Using implied data, rather than explicit data, is in some ways more valuable. Why? The implied data is actually based on explicit action (I took the time to put some of my connections into a category called “XYZ Corporation”). Simply saying “I worked at XYZ Corporation” doesn’t mean you want anything to do with the company or past co-workers. I may have it on my resume for completeness, but I may not have liked the company or the people I worked with. Taking the time to connect and organize means a lot more.

Become A Destination, Not A Hangout

You could argue that Facebook is already a destination. It represents nearly 1/5th of all page views in any given year, and is the most visited site on the Internet. It has nearly 1/7th of the world’s population signed up. Clearly, this is a popular site.

But what people could be doing is more than keeping up with family and friends, as well as playing games. In my own list of friends, I see more and more of them sharing news and information. There is value in knowing what people that I know are reading or are interested in. It tells me that I may also be interested (or not, if I have a divergent viewpoint). The article or item may have been something I saw, but passed over, but if some of my friends or colleagues took the time to read it, maybe I should go back and check it out. It also means that I may now find out about things that I wouldn’t necessarily find on my own. More eyes scanning the horizon stand a better chance of seeing more.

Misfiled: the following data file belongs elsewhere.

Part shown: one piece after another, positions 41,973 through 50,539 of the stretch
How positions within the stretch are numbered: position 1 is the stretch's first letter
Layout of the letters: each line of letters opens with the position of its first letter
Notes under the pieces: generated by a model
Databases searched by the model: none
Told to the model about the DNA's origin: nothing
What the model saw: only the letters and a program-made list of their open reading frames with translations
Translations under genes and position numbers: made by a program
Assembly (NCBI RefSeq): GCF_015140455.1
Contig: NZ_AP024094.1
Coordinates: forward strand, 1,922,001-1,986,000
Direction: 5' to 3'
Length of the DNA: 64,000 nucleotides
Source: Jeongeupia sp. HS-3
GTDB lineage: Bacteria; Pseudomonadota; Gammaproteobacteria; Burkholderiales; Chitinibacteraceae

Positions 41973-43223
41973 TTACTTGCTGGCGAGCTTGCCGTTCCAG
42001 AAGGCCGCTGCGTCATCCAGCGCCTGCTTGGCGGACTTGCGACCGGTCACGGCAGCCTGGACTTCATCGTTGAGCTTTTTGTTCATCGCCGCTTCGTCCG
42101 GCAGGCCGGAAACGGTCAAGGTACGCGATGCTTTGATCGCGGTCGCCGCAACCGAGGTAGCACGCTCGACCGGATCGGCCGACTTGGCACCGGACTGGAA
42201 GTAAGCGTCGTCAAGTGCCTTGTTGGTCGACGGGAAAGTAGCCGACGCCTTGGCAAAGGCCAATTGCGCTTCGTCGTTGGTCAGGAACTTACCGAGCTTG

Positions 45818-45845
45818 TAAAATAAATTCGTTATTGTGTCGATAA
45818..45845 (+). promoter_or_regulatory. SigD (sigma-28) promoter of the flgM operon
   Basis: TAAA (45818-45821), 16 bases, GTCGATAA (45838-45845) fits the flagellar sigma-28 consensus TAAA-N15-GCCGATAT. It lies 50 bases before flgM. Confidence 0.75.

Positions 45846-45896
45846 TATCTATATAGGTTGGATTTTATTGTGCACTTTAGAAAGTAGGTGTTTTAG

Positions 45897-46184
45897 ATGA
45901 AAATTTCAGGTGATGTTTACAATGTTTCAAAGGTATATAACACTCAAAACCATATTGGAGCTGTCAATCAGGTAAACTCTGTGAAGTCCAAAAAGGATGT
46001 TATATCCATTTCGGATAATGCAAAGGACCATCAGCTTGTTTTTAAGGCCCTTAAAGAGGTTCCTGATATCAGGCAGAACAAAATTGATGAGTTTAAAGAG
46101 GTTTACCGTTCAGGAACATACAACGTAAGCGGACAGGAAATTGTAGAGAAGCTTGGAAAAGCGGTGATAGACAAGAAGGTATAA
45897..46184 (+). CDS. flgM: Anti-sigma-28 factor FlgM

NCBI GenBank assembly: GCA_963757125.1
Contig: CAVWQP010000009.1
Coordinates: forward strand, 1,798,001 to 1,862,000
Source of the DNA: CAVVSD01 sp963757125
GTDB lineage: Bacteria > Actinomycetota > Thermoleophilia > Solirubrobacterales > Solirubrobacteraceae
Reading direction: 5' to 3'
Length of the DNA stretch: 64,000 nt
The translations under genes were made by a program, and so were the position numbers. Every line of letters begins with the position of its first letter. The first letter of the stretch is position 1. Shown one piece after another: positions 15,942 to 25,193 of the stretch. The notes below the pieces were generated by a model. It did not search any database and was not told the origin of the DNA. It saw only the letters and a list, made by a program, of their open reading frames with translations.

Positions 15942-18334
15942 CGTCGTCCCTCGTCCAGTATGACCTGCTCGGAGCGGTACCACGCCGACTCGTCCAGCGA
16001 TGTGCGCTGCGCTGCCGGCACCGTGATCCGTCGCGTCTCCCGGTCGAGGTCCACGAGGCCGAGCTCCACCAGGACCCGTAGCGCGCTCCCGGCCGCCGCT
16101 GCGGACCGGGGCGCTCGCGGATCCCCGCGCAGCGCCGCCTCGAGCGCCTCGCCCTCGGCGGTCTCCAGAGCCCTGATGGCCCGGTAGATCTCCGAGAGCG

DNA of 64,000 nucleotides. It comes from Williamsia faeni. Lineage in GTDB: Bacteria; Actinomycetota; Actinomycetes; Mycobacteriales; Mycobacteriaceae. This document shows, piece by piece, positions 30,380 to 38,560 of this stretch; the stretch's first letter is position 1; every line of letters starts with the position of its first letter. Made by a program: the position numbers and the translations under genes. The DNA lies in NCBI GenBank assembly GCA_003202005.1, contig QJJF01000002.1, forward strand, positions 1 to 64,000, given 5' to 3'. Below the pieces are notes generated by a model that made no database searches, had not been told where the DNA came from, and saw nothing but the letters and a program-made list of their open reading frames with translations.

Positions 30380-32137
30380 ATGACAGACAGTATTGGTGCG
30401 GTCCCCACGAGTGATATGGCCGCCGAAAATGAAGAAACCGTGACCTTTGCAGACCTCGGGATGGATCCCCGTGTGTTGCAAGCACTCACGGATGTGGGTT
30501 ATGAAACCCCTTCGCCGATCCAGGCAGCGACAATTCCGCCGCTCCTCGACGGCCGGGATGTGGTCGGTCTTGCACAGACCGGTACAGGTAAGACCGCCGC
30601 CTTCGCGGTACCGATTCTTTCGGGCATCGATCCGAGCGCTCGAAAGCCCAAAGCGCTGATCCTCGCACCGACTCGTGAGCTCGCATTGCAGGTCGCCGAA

By becoming an information portal, I’m no longer just “hanging out” on Facebook from time to time, I’m going there (and staying there) for a purpose. We already get “news and information” about our friends and their activities. Expanding this to be a way to discover what else is happening in our communities, our countries or the world around us makes Facebook a more compelling place to be. Being able to take a broader view, plus go deep in specific topics, has value. It becomes like Reddit, in that I can get a sense of what news or information people think has value, but instead of just strangers, I also get feedback from people I know. An opinion from someone I know, or are at least familiar with, has far more value than the opinion of a complete stranger.

The “Media” Part of “Social Media”

What this ultimately means is an increased emphasis on the “media” part of “social media”. Facebook has done a lot on the social aspect, helping people connect and stay connected. What needs to happen now is to make the media portion more meaningful, with broader and deeper content, fed in part by people’s various connections and the network of connections that exist within Facebook. This isn’t about gathering more personal details from people. It is about watching what they do, and acting on that accordingly. The result is a deeper and more compelling reason to use Facebook. It means the potential for better, focused advertising (increasing the potential value of those ads). It means helping people find information, and having some faith in that information because their friends found it of value as well. It means getting feedback on that information, again from friends, to determine the true value of it.

If Facebook transforms their service, and the business behind it, then they could be worth $100 billion in the not-so-distant future. For now, though, I think the number is unrealistic. Facebook is valuable. It just isn’t $100 billion value, at least not yet.